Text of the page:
Bourekia are found all over the Middle East. These little delicious pies are generally fried but for a healthier option can be cooked in the oven, once glazed with oil. Great finger food for parties.
This is a recipe taken from my book “Androula’s Kitchen – Cyprus on a Plate” . My Aunt Eugenia very generously took the time to show my cousin and I how to make some of the best – loved foods of Cyprus especially for the book.
These are delicious sweet little parcels of delight often eaten at parties.
Using the Basic Pasta dough quantities given should make approximately 30 parcels.
Basic Pasta Dough
BASIC PASTA DOUGH
250g plain white flour
250g wholemeal flour
Pinch of salt
Pinch of cinnamon (cinnamon is only used for sweet recipes)
1 tablespoon of sunflower oil
Water to mix into stiff dough (approximately 284ml)
Mix all the dry ingredients together then add the oil and mix in water to gradually bring together the ingredients to form a stiff dough. Knead the dough really well on a board for about 10 – 15 minutes or until it is smooth and elastic; the secret of good pasta dough is in the kneading. Leave to rest for at least 2 hours or keep in the fridge in a polythene bag for use the next day.
250g soft white unsalted fresh anari (a firm ricotta could be used if this isn’t available)
½ teaspoon cinnamon
1 teaspoon caster sugar
Few drops of rosewater
Few drops of vanilla essence or vanilla sugar
Zest of 1 orange
Mix all the ingredients for the filling together in a bowl.
Roll out the pasta thinly using a long thin rolling pin. My Aunt Eugenia uses a long plain round rolling pin, 4cm diameter and about 46cm long, to roll her pasta and, given her many years of experience, she is an expert in rolling the pasta very thinly. The secret, she tells us, is in keeping the board and pasta well floured so that it doesn’t stick. At the beginning roll out into a round and keep quarter turning the pasta to allow it to be rolled evenly. Once the pasta dough has become big enough Auntie showed us the technique of wrapping the dough around the pin and rolling backwards and forwards. This is a very good way of getting very thin pastry and is the local technique for making filo pastry. It also makes excellent use of a limited work surface as you are rolling several layers at the same time. But this takes practice and a long rolling pin. You also need a fairly good size pastry board or surface. When the pastry is about 2mm thin you can start to put your filling down.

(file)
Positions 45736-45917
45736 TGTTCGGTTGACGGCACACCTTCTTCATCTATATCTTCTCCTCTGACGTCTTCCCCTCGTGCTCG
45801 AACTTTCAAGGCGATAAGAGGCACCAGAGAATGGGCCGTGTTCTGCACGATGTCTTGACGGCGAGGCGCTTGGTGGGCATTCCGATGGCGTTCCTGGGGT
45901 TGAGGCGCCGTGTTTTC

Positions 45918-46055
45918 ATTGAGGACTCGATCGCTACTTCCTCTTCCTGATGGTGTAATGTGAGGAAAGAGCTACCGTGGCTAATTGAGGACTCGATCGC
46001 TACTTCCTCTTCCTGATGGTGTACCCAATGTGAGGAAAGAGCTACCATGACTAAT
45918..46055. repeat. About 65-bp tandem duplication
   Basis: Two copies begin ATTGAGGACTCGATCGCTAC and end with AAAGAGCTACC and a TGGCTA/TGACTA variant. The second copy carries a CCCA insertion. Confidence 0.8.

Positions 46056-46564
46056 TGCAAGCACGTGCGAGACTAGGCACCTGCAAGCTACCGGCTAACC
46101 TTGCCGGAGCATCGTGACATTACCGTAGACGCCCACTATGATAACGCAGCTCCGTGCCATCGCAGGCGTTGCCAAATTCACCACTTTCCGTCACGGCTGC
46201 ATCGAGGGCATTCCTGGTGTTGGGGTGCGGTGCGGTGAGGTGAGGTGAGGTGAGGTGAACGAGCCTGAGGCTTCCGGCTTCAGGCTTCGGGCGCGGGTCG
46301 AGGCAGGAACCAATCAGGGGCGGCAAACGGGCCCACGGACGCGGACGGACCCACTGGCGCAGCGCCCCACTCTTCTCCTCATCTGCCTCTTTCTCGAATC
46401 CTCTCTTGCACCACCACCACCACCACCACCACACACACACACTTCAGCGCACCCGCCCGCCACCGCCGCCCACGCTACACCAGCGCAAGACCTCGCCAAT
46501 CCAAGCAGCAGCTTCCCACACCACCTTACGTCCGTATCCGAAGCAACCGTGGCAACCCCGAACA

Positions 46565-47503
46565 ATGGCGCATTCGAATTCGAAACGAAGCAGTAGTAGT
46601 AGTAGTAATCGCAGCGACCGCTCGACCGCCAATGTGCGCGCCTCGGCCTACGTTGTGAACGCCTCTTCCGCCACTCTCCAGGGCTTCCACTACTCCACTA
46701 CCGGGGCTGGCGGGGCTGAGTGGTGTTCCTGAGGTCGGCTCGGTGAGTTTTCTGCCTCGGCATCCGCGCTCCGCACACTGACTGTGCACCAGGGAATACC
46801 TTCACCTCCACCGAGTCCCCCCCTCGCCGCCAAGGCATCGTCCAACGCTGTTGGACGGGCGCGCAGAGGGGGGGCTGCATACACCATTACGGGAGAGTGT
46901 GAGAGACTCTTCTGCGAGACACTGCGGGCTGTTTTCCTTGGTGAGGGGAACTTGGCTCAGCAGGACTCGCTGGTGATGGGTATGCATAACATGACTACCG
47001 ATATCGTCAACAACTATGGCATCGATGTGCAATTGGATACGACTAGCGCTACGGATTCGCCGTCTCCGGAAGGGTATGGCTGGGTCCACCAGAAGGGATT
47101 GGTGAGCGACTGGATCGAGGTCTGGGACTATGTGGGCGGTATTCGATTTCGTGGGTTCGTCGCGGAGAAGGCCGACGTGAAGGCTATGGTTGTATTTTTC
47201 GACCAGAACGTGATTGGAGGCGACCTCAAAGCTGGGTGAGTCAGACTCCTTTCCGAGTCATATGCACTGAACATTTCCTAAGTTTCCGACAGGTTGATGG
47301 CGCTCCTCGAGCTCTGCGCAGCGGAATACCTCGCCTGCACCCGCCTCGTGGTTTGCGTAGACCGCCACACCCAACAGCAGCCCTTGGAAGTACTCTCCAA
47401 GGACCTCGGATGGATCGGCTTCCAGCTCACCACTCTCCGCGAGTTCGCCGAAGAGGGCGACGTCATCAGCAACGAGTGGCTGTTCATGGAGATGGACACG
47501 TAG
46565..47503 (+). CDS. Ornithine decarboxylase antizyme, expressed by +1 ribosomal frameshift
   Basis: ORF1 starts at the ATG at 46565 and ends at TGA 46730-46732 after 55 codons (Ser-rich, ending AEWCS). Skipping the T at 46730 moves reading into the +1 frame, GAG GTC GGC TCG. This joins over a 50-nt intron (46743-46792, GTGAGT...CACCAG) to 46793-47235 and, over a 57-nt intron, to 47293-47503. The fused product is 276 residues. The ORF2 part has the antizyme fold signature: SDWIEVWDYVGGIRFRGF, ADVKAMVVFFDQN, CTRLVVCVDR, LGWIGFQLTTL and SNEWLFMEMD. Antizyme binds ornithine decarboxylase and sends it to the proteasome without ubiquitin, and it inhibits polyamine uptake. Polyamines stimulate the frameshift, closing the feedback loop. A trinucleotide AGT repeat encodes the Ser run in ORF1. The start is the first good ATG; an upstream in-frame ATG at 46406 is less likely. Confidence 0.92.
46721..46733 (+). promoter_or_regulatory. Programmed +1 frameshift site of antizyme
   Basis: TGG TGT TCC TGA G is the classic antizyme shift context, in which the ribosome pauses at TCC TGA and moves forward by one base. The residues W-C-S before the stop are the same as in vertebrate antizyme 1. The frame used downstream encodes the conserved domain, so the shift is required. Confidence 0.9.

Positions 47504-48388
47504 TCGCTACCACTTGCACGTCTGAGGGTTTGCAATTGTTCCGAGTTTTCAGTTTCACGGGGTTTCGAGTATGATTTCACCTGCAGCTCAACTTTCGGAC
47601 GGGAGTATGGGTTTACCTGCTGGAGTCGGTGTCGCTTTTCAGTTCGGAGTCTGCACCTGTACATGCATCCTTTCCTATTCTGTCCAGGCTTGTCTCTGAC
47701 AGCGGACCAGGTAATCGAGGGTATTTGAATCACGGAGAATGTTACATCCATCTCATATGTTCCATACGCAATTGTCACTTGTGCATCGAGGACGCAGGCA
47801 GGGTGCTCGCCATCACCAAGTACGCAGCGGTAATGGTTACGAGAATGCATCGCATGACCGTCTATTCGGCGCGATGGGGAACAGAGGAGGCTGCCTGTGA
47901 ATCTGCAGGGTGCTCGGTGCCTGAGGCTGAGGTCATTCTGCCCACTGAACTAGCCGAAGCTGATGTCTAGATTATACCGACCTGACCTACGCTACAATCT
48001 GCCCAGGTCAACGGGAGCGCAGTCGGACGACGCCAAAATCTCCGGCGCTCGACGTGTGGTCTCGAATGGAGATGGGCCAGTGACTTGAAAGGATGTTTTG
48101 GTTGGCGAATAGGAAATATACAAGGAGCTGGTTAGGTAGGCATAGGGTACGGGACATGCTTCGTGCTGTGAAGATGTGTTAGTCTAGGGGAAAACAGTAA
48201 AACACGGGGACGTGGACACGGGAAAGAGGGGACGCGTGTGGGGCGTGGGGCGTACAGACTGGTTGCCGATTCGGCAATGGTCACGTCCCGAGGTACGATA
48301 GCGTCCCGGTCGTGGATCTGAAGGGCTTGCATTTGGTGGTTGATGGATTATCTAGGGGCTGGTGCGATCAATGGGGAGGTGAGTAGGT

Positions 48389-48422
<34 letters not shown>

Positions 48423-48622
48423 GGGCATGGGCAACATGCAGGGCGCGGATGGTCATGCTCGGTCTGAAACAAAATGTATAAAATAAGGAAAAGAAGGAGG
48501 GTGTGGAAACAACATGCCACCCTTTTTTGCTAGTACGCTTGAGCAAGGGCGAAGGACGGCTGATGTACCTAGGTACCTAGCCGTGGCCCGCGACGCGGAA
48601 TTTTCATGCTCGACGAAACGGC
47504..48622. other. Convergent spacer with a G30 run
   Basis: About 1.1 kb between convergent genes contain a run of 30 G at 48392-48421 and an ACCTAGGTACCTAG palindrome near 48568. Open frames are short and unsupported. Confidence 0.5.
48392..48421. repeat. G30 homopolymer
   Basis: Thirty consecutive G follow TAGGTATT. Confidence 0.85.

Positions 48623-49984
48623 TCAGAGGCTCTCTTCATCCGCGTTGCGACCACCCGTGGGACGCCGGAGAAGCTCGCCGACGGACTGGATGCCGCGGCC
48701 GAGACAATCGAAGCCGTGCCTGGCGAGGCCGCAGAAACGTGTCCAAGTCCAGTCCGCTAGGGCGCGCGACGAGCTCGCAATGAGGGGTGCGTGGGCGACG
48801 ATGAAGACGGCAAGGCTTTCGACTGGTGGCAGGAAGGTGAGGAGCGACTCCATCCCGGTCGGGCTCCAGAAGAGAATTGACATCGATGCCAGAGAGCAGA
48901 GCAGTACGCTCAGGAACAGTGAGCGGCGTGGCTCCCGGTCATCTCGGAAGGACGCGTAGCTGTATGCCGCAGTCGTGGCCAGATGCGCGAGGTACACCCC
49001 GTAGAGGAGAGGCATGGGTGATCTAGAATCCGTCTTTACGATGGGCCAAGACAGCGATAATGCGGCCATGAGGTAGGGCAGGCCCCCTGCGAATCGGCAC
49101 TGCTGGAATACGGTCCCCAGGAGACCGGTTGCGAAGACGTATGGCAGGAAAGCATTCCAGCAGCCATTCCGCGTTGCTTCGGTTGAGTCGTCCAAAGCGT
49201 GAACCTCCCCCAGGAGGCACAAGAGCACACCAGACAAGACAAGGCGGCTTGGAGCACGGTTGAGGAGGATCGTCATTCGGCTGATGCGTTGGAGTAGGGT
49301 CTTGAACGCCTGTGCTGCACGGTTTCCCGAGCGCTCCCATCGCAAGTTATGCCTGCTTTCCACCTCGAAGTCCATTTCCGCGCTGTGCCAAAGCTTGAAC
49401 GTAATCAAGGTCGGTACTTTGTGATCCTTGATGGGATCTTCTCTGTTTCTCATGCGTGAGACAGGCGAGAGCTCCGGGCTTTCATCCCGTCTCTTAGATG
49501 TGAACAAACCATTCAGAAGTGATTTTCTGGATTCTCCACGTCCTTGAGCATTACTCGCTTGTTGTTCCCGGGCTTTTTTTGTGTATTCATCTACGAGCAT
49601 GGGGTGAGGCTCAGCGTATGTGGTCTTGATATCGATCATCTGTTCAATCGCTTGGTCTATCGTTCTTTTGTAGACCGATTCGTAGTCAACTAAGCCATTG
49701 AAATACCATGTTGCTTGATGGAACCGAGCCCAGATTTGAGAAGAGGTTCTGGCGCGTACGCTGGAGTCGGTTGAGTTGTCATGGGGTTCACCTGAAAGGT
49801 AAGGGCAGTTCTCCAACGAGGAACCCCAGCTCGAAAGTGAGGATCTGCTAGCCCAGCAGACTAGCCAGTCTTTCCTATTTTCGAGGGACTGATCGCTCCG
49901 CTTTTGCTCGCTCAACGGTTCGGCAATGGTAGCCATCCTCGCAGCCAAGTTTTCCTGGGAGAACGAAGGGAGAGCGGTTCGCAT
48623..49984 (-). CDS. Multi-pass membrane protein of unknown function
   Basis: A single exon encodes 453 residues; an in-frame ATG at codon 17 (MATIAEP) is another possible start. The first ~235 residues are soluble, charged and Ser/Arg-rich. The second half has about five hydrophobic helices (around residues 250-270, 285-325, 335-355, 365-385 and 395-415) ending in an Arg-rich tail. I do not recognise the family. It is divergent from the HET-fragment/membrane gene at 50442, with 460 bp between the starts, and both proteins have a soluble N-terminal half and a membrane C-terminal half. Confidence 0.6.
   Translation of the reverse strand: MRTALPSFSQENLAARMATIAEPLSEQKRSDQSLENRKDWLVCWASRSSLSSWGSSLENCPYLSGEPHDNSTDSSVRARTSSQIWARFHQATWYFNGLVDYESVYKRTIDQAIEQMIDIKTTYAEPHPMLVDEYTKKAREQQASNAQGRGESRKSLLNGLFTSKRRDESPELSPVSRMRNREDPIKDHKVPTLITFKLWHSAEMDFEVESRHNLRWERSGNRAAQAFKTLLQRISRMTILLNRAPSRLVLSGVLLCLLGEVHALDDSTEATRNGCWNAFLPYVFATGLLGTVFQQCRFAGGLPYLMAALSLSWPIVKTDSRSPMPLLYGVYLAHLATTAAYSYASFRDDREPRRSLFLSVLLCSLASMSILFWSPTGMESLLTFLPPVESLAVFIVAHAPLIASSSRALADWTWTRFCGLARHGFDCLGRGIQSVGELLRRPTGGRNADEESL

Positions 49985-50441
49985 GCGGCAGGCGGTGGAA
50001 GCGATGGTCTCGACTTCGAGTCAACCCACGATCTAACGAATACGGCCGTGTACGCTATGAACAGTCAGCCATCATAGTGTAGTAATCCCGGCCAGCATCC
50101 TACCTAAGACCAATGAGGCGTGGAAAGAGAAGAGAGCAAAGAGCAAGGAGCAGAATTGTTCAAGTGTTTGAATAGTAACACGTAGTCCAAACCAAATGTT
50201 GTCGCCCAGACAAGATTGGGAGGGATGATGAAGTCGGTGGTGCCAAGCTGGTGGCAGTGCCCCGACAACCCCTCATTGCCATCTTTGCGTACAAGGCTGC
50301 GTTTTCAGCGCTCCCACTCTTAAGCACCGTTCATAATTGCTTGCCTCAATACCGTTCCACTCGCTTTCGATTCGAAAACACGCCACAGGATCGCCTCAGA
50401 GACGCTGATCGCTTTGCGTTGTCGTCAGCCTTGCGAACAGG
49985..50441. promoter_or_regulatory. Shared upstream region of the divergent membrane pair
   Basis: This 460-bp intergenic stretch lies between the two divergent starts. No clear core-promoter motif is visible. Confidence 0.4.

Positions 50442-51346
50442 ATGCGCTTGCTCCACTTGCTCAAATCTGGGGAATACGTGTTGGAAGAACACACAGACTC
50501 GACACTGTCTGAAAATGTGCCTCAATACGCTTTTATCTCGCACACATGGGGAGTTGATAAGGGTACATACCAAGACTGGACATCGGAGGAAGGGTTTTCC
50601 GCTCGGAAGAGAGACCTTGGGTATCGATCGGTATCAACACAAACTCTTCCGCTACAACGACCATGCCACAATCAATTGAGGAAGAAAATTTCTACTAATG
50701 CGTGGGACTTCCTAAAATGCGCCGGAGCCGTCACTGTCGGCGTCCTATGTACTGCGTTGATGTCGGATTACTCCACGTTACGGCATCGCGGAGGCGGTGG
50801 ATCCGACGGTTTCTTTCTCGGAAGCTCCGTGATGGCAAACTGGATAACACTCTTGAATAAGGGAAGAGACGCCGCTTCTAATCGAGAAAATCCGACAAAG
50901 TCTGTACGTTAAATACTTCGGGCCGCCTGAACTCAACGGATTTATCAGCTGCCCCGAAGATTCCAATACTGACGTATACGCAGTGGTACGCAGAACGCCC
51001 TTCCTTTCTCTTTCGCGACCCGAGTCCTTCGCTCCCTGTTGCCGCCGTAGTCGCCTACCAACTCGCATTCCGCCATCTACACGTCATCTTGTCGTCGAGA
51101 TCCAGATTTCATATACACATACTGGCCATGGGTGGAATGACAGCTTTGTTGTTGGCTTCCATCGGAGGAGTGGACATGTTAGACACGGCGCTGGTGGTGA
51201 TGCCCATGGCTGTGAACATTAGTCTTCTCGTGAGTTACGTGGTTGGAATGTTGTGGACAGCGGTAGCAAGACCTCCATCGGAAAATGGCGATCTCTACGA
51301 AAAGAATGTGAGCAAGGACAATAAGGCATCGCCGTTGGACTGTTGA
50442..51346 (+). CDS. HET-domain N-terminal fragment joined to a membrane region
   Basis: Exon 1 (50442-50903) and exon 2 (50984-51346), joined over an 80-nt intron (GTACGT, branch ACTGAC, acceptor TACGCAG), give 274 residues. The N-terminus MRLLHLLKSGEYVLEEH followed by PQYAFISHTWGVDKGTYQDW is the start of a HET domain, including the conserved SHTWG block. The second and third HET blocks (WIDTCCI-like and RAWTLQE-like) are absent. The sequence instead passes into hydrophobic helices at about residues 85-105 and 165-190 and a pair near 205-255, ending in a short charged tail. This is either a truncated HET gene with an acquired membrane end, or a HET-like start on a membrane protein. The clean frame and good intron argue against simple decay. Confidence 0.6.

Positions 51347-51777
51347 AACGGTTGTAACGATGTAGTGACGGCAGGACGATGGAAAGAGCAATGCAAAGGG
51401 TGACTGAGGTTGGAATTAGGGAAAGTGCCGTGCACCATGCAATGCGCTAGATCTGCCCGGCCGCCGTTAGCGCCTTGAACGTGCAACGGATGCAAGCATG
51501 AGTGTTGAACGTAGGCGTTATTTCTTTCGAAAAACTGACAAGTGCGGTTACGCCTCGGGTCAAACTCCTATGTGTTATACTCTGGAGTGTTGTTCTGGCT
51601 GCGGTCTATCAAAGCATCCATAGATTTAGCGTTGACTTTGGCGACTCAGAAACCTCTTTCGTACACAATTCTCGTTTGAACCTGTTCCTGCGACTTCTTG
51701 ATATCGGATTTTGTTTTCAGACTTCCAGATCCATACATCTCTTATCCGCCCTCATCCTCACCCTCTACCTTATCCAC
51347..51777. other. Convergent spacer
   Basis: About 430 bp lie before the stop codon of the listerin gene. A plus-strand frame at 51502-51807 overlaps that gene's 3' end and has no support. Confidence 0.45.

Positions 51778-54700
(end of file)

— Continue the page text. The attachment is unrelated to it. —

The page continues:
Using a teaspoon place a row of small firm mounds of filling spaced about 2cm apart and about 4– 5cm. in from the edge, but this is dependent on the size of cup or glass that you’re using as a cutter. Then fold the edge of the pastry over the top of the mounds. Firm down the pasta dough in front and between the mounds, then use an espresso coffee cup or small glass to make small half-moon shapes, this also seals the two edges of the pasta parcels together.
You can also fill these with a savoury mixture of fried onion, mince and mint instead of the anari.